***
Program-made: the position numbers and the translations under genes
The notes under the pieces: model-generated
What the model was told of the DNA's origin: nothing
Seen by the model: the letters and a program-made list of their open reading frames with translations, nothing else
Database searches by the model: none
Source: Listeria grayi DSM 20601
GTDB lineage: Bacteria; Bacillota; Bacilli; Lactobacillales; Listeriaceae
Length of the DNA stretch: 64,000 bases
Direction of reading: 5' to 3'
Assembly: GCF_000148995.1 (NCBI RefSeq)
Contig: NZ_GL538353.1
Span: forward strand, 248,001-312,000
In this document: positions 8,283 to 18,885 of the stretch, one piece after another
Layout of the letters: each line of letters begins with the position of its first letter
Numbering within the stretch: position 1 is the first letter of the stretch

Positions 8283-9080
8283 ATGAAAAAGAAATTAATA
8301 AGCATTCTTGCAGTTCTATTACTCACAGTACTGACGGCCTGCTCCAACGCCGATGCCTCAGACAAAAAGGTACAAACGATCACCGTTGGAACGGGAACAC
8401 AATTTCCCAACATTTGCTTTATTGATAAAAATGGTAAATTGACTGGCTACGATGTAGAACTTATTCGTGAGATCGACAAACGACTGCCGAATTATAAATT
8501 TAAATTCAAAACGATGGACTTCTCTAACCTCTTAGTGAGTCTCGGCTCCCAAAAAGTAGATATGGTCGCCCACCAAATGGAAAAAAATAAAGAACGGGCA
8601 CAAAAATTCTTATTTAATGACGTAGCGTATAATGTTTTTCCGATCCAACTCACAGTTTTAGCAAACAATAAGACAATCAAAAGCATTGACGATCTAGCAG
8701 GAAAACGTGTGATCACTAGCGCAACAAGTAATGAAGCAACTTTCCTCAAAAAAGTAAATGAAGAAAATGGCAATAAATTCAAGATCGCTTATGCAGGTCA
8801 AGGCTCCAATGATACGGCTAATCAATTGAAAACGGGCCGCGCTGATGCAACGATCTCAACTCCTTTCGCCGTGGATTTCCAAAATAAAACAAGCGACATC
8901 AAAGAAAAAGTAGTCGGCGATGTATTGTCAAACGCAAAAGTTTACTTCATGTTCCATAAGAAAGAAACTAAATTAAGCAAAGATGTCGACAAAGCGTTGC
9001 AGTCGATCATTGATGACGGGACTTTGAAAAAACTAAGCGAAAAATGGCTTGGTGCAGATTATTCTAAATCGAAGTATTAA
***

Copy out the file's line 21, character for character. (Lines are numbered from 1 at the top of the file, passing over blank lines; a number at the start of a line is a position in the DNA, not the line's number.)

8601 CAAAAATTCTTATTTAATGACGTAGCGTATAATGTTTTTCCGATCCAACTCACAGTTTTAGCAAACAATAAGACAATCAAAAGCATTGACGATCTAGCAG